Austin's NPR Station
Play Live Radio
Next Up:
Available On Air Stations

Three Austinites On What Broke Their Hearts In 2020 And What They Did To Feel Better

Sam Grey Horse.jpg
Gabriel C. Pérez
Sam Grey Horse on his small communal ranch near the Montopolis neighborhood. Grey Horse is known for riding horses through downtown Austin.

The year 2020 broke our hearts. COVID-19 killed hundreds of thousands in the U.S., millions lost their jobs and many thousands took to the streets to protest racial injustice.

We asked people in Austin to tell us what they grieved in 2020 and what they did to get through it. Here's what they had to say.

Yorkie Louie

Louie is Austin’s self-proclaimed “Godfather of Clubbing.”

Yorkie Louie dances at a club on Sixth Street in December 2019.
Jorge Sanhueza-Lyon/KUT
Louie dances at a club on Sixth Street in December 2019.

“In 2020 so many things caused me grief," he said. "But what stood out to me the most was the amount and explosion of division and racism in our country. … I can’t wait to say ‘bye, bye’ to 2020 and let’s go 2021.”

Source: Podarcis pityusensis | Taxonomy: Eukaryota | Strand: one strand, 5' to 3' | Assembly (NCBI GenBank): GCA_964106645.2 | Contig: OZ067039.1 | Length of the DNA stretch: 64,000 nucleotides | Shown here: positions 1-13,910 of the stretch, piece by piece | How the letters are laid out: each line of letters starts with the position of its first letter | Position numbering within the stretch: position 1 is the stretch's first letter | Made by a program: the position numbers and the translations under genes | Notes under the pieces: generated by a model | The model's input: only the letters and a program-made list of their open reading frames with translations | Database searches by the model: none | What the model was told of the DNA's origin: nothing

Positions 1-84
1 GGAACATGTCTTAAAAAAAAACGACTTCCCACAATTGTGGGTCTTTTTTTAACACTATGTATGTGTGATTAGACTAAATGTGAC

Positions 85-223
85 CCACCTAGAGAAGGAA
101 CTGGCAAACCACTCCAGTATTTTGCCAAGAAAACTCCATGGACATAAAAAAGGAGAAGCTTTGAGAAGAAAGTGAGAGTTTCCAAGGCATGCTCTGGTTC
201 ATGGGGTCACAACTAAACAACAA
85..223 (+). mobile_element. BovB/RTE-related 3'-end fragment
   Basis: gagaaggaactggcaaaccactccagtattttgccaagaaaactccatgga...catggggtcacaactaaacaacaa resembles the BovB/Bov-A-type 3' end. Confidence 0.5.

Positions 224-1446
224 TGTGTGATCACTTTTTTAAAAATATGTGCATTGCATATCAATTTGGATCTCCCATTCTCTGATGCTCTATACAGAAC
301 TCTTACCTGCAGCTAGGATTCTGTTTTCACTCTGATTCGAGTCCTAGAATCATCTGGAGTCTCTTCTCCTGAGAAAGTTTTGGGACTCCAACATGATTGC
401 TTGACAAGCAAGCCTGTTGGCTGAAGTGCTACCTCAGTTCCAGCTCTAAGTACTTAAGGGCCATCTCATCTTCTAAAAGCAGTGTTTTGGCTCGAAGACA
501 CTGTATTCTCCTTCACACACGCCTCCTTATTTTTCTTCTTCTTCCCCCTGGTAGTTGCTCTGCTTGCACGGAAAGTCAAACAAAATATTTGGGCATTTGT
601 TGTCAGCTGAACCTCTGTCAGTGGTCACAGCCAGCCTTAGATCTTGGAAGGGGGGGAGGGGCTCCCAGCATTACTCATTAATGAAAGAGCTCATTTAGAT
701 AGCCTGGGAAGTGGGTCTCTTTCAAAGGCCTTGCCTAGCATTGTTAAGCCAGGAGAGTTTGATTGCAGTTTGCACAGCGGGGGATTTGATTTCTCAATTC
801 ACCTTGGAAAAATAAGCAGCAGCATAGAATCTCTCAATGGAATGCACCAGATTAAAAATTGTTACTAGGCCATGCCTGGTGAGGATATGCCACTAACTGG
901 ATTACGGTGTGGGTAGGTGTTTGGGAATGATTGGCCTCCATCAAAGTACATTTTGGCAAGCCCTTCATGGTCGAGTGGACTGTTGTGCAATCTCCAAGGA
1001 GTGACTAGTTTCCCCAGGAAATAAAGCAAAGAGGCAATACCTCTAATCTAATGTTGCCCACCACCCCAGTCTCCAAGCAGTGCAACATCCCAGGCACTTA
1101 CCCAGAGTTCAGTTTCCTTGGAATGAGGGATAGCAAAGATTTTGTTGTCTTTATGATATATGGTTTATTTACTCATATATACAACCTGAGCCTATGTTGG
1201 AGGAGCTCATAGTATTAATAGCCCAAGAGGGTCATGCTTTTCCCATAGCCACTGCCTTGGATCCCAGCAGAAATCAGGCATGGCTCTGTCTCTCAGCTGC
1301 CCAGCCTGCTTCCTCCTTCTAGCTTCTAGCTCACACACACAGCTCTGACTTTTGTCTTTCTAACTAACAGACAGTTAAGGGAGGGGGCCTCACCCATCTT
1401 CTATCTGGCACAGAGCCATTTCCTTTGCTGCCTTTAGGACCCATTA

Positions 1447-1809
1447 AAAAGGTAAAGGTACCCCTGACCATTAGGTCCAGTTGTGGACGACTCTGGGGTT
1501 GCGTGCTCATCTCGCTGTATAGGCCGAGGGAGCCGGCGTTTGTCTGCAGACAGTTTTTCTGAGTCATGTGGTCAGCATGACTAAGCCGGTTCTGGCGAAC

Yorkie Louie on grief

Sam Grey Horse

Grey Horse, or the “Sixth Street Cowboy,” rides mules through downtown Austin.

Grey Horse rides his mule dressed as Santa Claus.
Gabriel C. Pérez/KUT
Around Christmas, Grey Horse rides his mule dressed as Santa Claus.

“Go for a walk," he said. "Go by the river. Go hear the water running. Those are the simple things that are medicine. And that’s what I do. I go ride in the river with my mules.”

Sam Grey Horse on grief

Gracie Hopkins

Gracie Hopkins is a second grade teacher at Perez Elementary School in the Austin Independent School District.

Gracie Hopkins, a teacher at Perez Elementary School.
Gabriel C. Pérez/KUT
Like other teachers in Austin ISD, Hopkins had to adjust to remote teaching this year when schools closed. "I truly felt like I was no longer a teacher," she said.

"I was really experiencing a very sharp turn in my mood, and I felt like I was really grieving who I was as a person, like I lost who I was," she said. "I, like, wasn’t a teacher anymore. I was recording myself, taking videos of myself … talking to a computer. It was just not who I was."

Gracie Hopkins on grief

Related Content